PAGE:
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OK dumb question could you not put a layer of self level over the existing and not disturb it?
Yes--encapsulating it in a layer of self leveling compound is a very effective way to bury it,

Jifset with Linewebbers latex has worked well for me in the past--

The draw back> Self leveling compound is to soft to be a wear surface--so it must be covered with carpet--ceramic--sheet vinyl --or something else--

Right now there are some mighty cheap ceramic tiles available----:whistling2:
Just a thought----
 

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Oh no....the house was built in 1972...asbestos right? I had mentioned that older houses had it and my tenant said he knows what it would have and its not asbestos. Ughhh..tile requires precision and patience which I don't have!!! And self-leveling compound isn't strong enough? Oh lord. If I do put tile on it do I need to encapsulate it with self-leveling compound?
 

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Tile can be set right over the top of the cutback---for that I use Kerabond mixed with Keralastic ,by Mepei----there are others available---check with the manufacturers.

Cut back is a safe way to have asbestos in the house---only the airborne fibers are a hazard---
with the fibers stuck inside that black tar like goo--there is little chance for any to become airborne.
 

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Ok...I'm going to research how to do tile. Yay for me. :( I guess if I really want to learn how to remodel then tiling is something I'm going to have to learn eventually. So all the pieces he's already pulled up and scraped up, is there a risk of asbestos exposure to myself and my kids? And whats the cheapest place to get tile?
 

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I don't know where you are--so suggesting a shop will not be possible----

Read through some of the old threads in the tiling section (flooring)Tiling, ceramics, marble - DIY Chatroom - DIY Home Improvement Forum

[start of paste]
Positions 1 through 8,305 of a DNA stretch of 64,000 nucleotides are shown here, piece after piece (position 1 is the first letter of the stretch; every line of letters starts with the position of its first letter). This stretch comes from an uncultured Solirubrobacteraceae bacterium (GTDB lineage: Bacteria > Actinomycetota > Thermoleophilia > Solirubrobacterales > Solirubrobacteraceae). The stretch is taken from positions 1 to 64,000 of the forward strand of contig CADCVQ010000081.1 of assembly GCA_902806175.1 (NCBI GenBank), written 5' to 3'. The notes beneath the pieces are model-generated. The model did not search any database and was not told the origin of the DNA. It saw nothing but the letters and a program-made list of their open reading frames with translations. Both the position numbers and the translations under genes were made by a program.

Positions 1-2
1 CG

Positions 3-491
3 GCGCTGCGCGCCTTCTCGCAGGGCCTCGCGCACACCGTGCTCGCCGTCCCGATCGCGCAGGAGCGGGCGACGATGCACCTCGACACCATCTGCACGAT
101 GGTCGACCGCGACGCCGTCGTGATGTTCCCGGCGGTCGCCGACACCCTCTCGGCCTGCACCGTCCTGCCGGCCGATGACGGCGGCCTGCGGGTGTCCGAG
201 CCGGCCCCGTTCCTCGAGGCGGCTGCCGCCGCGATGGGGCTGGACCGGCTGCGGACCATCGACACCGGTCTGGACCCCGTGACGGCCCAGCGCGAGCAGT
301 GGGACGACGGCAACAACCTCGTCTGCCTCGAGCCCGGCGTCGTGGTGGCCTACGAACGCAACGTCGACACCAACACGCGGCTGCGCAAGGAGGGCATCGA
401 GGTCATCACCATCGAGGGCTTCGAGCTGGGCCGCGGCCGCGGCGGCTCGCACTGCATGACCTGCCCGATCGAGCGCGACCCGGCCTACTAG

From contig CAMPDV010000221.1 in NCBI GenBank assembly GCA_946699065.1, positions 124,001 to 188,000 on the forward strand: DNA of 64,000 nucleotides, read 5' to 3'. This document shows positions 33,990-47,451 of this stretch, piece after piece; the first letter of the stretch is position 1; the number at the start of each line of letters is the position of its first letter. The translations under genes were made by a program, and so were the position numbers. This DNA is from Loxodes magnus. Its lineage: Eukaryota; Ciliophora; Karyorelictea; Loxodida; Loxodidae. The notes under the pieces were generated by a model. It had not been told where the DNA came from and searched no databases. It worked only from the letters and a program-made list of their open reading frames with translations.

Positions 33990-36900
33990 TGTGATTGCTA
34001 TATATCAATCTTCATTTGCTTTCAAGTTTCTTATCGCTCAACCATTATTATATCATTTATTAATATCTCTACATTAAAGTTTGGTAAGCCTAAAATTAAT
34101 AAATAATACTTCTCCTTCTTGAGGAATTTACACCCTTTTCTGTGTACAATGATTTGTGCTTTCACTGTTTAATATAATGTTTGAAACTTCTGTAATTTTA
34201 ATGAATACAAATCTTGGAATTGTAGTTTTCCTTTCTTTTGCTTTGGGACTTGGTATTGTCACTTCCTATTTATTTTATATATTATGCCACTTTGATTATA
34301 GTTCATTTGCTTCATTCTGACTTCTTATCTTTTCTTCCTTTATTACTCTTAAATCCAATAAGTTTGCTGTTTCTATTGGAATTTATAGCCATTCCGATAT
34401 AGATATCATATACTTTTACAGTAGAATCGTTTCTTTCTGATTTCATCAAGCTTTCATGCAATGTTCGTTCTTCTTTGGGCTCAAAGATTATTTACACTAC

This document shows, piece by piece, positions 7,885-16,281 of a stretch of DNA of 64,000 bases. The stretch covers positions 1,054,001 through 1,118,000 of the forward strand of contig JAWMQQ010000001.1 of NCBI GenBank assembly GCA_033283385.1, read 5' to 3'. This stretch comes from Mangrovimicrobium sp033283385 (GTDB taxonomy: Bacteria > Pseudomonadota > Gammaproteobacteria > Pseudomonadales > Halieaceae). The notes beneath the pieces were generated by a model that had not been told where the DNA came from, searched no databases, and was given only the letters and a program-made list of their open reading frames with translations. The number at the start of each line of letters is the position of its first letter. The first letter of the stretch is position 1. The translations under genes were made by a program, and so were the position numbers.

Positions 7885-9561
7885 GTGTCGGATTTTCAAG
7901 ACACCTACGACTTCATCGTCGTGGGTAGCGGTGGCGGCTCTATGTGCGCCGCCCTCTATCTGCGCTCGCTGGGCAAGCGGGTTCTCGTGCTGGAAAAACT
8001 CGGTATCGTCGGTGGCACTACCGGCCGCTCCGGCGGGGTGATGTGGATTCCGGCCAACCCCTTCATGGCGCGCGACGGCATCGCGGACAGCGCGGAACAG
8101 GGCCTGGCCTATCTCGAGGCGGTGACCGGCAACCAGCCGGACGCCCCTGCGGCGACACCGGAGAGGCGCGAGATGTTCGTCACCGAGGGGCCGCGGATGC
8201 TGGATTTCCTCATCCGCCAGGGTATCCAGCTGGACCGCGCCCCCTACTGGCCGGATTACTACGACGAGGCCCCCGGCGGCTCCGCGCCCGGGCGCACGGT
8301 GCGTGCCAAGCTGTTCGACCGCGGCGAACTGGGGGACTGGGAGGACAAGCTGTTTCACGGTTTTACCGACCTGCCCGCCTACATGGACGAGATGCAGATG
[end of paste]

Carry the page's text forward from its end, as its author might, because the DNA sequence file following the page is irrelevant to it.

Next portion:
When the time comes to get going---come and ask specific questions.

You will need a few specialized tools--a heavy drill to mix the thinset--and a wet saw to cut the tiles----

As you look at tiles---stick to tiles in the 12"x 12" size or smaller---the jumbo tiles 18x18 and bigger are a challenge for a pro to install and would not be a good choice for a first timer--

Look at big box stores---builders closeout places and regular tile stores--
Be aware that some inexpensive tile is not perfect---some are not square or actually vary in size from tile to tile--so look out for the odd lot stores---sometimes they get a load of real junkers--
 
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Ok...I'm going to research how to do tile. Yay for me. :( I guess if I really want to learn how to remodel then tiling is something I'm going to have to learn eventually. So all the pieces he's already pulled up and scraped up, is there a risk of asbestos exposure to myself and my kids? And whats the cheapest place to get tile?
If you go scratching and scraping, grinding or blasting away at that stuff, you will definately cause it to become airborne. When it's intact, the asphalt and other materials keep the asbestos bound and heavy. Doing any of the above breaks the bonds. Once you get it fine enough to be airborne, it's a real problem to get it all cleaned up. Asbestos fibers can become airborne, settle out and then get reintroduced to the air by just walking by. The simplist way to deal with it, is to encapsulate it under some other flooring product without disturbing it further. I would have it tested before going further. Unless your tenant has electron microscopes for eyes, he has no idea whether it is asbestos.